Salivary Gland Cancer Treatment (PDQ®): Treatment - Health Professional Information [NCI] - General Information About Salivary Gland Cancer
Most patients with benign tumors of the major or minor salivary glands present with painless swelling of the parotid, submandibular, or the sublingual glands. Neurological signs, such as numbness or weakness caused by nerve involvement, typically indicate a malignancy. Facial nerve weakness that is associated with a parotid or submandibular tumor is an ominous sign. Persistent facial pain is highly suggestive of malignancy; approximately 10% to 15% of malignant parotid neoplasms present with pain.[8,14] (Refer to the PDQ summary on Pain for more information.) The majority of parotid tumors, both benign and malignant, however, present as an asymptomatic mass in the gland.[2,8]
Early-stage low-grade malignant salivary gland tumors are usually curable by adequate surgical resection alone. The prognosis is more favorable when the tumor is in a major salivary gland; the parotid gland is most favorable, then the submandibular gland; the least favorable primary sites are the sublingual and minor salivary glands. Large bulky tumors or high-grade tumors carry a poorer prognosis and may best be treated by surgical resection combined with postoperative radiation therapy. The prognosis also depends on the following:[16,17]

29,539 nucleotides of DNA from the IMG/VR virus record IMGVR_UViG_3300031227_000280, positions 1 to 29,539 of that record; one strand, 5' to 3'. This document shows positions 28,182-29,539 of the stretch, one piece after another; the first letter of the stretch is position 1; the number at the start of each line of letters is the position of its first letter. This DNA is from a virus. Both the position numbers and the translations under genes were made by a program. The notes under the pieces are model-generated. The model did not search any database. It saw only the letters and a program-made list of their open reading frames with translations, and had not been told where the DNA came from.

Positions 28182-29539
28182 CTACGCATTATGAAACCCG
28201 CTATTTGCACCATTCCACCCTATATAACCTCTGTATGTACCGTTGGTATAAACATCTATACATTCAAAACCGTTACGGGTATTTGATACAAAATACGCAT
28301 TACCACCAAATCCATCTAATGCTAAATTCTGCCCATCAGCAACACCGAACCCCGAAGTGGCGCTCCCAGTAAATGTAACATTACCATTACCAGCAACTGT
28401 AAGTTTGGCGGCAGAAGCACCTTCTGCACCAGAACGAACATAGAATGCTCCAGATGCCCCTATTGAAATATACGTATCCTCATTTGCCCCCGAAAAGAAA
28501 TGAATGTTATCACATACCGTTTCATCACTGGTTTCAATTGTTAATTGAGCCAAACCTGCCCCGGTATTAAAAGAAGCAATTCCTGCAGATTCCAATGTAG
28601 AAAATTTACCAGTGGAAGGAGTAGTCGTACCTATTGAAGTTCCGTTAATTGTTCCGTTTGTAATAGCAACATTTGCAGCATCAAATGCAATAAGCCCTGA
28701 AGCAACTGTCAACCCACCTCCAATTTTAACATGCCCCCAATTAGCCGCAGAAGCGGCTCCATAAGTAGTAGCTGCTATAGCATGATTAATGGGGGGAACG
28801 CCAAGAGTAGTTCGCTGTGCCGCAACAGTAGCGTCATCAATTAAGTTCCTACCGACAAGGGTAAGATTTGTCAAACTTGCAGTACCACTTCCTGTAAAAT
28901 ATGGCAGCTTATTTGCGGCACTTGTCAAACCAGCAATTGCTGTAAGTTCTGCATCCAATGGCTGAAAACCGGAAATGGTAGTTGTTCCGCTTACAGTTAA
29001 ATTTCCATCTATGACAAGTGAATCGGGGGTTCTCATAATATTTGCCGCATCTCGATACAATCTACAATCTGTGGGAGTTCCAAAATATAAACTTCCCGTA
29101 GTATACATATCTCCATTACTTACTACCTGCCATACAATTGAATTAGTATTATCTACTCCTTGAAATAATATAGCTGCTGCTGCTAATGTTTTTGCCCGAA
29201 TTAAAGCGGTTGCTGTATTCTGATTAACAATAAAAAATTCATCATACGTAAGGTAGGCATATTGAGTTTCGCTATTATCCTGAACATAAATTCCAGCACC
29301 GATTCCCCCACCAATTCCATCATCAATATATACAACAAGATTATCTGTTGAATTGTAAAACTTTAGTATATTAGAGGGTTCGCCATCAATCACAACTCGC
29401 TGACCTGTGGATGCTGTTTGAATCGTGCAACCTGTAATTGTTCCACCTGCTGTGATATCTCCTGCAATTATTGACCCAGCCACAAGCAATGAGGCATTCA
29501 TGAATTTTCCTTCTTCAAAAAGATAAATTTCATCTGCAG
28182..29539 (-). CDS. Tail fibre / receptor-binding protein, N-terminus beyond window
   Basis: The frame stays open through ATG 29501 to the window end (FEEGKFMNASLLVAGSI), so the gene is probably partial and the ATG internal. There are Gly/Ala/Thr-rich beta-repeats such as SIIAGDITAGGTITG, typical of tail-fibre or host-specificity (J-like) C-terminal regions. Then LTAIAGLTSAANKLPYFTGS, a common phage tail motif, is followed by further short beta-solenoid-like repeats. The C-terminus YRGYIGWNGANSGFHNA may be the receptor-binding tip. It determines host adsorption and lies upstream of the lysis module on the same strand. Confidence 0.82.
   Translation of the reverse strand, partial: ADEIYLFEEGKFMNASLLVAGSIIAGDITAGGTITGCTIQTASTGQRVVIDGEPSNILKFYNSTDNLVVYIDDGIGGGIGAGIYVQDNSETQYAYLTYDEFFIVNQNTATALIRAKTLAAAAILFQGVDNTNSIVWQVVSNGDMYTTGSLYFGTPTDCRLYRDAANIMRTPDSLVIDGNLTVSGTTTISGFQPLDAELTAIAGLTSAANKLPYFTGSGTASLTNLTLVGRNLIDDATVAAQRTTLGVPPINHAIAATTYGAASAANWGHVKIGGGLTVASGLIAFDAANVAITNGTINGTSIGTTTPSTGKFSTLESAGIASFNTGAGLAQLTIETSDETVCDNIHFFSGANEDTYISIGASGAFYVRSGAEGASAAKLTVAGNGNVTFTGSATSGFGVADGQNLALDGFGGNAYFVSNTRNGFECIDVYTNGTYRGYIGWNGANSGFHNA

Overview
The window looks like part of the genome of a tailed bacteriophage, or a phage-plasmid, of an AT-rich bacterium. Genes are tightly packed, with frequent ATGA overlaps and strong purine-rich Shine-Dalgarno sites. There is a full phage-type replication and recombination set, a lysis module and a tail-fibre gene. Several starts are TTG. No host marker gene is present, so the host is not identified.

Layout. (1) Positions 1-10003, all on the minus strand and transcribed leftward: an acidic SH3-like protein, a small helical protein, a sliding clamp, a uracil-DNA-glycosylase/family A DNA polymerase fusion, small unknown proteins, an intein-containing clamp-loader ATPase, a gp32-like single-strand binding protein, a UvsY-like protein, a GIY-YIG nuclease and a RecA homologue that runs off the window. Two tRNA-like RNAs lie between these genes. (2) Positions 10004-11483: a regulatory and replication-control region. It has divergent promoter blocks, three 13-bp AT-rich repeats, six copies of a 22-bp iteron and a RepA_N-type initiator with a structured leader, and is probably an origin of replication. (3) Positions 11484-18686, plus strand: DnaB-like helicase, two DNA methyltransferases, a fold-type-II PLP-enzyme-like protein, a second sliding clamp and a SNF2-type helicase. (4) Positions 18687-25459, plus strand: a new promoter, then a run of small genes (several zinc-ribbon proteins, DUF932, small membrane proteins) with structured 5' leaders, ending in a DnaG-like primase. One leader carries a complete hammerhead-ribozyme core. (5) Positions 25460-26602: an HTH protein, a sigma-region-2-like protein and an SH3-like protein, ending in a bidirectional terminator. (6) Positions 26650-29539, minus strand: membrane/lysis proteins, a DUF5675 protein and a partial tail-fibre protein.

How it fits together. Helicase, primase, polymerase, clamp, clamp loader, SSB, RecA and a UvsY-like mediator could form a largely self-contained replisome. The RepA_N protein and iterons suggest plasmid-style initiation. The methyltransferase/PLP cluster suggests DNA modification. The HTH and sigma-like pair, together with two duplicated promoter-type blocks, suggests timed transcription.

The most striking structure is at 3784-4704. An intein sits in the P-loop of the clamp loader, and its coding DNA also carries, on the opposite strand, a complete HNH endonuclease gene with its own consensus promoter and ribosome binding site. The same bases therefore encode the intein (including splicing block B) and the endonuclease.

- Gland in which they arise.
- Grade (i.e., degree of malignancy).
- Extent of primary tumor (i.e., the stage).
- Whether the tumor involves the facial nerve, has fixation to the skin or deep structures, or has spread to lymph nodes or distant sites.
Overall, clinical stage, particularly tumor size, may be the crucial factor to determine the outcome of salivary gland cancer and may be more important than histologic grade.
Perineural invasion can also occur, particularly in high-grade adenoid cystic carcinoma, and should be specifically identified and treated. Radiation therapy may increase the chance of local control and increase the survival of patients when adequate margins cannot be achieved.[Level of evidence: 3iiiDii] Unresectable or recurrent tumors may respond to chemotherapy.[21,22,23] Fast neutron-beam radiation therapy or accelerated hyperfractionated photon-beam schedules have been shown to be effective in the treatment of inoperable, unresectable, and recurrent tumors.[24,25,26]
Complications of surgical treatment for parotid neoplasms include facial nerve dysfunction and Frey syndrome also known as gustatory flushing and sweating and the auriculotemporal syndrome. Frey syndrome has been successfully treated with injections of botulinum toxin A.[27,28,29]
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- von Lindern JJ, Niederhagen B, Bergé S, et al.: Frey syndrome: treatment with type A botulinum toxin. Cancer 89 (8): 1659-63, 2000.